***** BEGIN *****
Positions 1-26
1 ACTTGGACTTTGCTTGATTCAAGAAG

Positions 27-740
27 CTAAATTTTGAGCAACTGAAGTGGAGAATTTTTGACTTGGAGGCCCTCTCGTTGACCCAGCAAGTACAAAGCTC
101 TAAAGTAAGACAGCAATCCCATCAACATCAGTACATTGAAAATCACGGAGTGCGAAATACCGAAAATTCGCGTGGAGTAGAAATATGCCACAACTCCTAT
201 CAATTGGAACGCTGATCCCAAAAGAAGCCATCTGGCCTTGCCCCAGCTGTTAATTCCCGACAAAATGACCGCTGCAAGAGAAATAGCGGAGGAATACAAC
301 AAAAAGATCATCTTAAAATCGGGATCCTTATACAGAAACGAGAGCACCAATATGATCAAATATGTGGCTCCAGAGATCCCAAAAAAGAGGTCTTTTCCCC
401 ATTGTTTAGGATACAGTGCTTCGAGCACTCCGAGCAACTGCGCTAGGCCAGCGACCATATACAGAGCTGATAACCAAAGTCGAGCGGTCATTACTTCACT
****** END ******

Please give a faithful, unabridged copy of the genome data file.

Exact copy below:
Positions 1-26
1 ACTTGGACTTTGCTTGATTCAAGAAG

Positions 27-740
27 CTAAATTTTGAGCAACTGAAGTGGAGAATTTTTGACTTGGAGGCCCTCTCGTTGACCCAGCAAGTACAAAGCTC
101 TAAAGTAAGACAGCAATCCCATCAACATCAGTACATTGAAAATCACGGAGTGCGAAATACCGAAAATTCGCGTGGAGTAGAAATATGCCACAACTCCTAT
201 CAATTGGAACGCTGATCCCAAAAGAAGCCATCTGGCCTTGCCCCAGCTGTTAATTCCCGACAAAATGACCGCTGCAAGAGAAATAGCGGAGGAATACAAC
301 AAAAAGATCATCTTAAAATCGGGATCCTTATACAGAAACGAGAGCACCAATATGATCAAATATGTGGCTCCAGAGATCCCAAAAAAGAGGTCTTTTCCCC
401 ATTGTTTAGGATACAGTGCTTCGAGCACTCCGAGCAACTGCGCTAGGCCAGCGACCATATACAGAGCTGATAACCAAAGTCGAGCGGTCATTACTTCACT